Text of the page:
Amid growing concerns about global inflation and its impact on monetary policy, Fitch Ratings is trimming its forecast for global GDP.
In a research note, the rating agency revised its global forecast for 2021 down by 0.3 percentage points to 5.7%, and cuts its forecasts for the U.S., Japan and Germany.
Despite the downgrade, Fitch said that the forecast would still represent the strongest growth since 1973. “We are far from stagflation,” the note said.
The downward revisions were driven by supply chain disruptions that are limiting growth potential and helping stoke inflation, which may accelerate expected interest rate hikes.
“The scale and longevity of the global inflation shock has taken most forecasters and central banks by surprise and is bringing forward the start of global monetary policy normalization,” the note said.
Demand has rebounded strongly, but hasn’t been matched by improved output, Fitch added: “Supply bottlenecks resulted in real GDP expanding by less than expected in 3Q21, with prices increasing by more than anticipated.”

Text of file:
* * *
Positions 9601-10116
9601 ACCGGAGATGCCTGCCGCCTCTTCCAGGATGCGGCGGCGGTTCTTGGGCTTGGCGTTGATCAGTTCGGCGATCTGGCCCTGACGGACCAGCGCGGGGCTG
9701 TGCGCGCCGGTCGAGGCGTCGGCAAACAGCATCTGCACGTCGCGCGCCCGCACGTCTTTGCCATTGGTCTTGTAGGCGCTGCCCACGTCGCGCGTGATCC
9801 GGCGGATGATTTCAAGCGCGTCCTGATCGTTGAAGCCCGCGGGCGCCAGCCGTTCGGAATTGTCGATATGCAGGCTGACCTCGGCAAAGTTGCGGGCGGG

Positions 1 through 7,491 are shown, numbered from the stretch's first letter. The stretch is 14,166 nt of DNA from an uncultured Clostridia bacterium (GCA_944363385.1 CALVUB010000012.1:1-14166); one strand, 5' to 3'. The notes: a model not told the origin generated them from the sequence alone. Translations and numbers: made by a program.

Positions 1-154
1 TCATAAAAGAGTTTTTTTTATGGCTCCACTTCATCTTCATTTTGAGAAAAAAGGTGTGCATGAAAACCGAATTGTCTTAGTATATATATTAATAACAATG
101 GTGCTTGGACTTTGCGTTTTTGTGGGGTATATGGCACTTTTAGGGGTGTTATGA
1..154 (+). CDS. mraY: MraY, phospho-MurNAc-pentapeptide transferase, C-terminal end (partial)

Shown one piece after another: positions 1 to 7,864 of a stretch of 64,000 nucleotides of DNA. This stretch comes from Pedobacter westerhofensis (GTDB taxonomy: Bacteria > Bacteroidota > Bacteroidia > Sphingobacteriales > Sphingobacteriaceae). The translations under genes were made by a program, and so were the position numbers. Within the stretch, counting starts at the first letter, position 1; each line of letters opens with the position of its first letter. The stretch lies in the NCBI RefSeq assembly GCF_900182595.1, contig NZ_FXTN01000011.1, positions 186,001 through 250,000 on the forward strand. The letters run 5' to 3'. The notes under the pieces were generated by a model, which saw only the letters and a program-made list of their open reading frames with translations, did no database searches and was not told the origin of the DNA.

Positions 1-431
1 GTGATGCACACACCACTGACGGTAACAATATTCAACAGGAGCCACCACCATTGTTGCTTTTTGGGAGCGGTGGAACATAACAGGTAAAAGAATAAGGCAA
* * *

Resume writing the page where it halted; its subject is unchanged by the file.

“There are now signs that price-level shocks related to pandemic shortages are starting to morph into ongoing inflation. With monetary policy settings still super-loose, this is worrying central bankers,” said Brian Coulton, chief economist with Fitch.
As a result, Fitch now expects the U.S. Federal Reserve to raise interest rates in September next year, and for the Bank of England to hike later this month — “both far sooner than we had expected.”
While the omicron variant represents a downside risk to growth, it could also adversely affect supply leading to further price increases, “implying risks if central banks delay normalization,” Fitch noted.
The rating agency said that prices are expected to stabilize in 2022 “as spending switches back to services, strong investment boosts goods supply, and fiscal stimulus unwinds.”
Fitch also trimmed its forecast for 2022 from 4.4% to 4.2%, noting that “this primarily reflects a more intense slowdown in China.”Global GDP call trimmed as rate hikes loom larger